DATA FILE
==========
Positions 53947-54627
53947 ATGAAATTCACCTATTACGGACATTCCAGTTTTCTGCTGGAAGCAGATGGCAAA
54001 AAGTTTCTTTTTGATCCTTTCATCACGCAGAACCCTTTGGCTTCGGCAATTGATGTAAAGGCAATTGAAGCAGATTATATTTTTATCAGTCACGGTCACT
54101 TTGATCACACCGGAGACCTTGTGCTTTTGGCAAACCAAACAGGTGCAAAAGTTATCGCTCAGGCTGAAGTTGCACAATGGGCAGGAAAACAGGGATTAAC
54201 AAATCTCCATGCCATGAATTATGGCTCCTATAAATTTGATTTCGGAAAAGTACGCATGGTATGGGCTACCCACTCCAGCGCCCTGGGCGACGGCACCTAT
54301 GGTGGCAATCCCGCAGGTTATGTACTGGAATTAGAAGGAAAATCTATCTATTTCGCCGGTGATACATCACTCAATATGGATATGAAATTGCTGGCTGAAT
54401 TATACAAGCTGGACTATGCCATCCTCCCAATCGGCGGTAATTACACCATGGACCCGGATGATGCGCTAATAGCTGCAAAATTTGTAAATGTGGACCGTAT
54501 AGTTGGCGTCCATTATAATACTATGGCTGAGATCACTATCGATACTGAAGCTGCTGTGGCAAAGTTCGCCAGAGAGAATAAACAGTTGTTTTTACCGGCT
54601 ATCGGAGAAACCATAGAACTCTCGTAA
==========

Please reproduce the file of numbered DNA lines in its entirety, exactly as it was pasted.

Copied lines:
Positions 53947-54627
53947 ATGAAATTCACCTATTACGGACATTCCAGTTTTCTGCTGGAAGCAGATGGCAAA
54001 AAGTTTCTTTTTGATCCTTTCATCACGCAGAACCCTTTGGCTTCGGCAATTGATGTAAAGGCAATTGAAGCAGATTATATTTTTATCAGTCACGGTCACT
54101 TTGATCACACCGGAGACCTTGTGCTTTTGGCAAACCAAACAGGTGCAAAAGTTATCGCTCAGGCTGAAGTTGCACAATGGGCAGGAAAACAGGGATTAAC
54201 AAATCTCCATGCCATGAATTATGGCTCCTATAAATTTGATTTCGGAAAAGTACGCATGGTATGGGCTACCCACTCCAGCGCCCTGGGCGACGGCACCTAT
54301 GGTGGCAATCCCGCAGGTTATGTACTGGAATTAGAAGGAAAATCTATCTATTTCGCCGGTGATACATCACTCAATATGGATATGAAATTGCTGGCTGAAT
54401 TATACAAGCTGGACTATGCCATCCTCCCAATCGGCGGTAATTACACCATGGACCCGGATGATGCGCTAATAGCTGCAAAATTTGTAAATGTGGACCGTAT
54501 AGTTGGCGTCCATTATAATACTATGGCTGAGATCACTATCGATACTGAAGCTGCTGTGGCAAAGTTCGCCAGAGAGAATAAACAGTTGTTTTTACCGGCT
54601 ATCGGAGAAACCATAGAACTCTCGTAA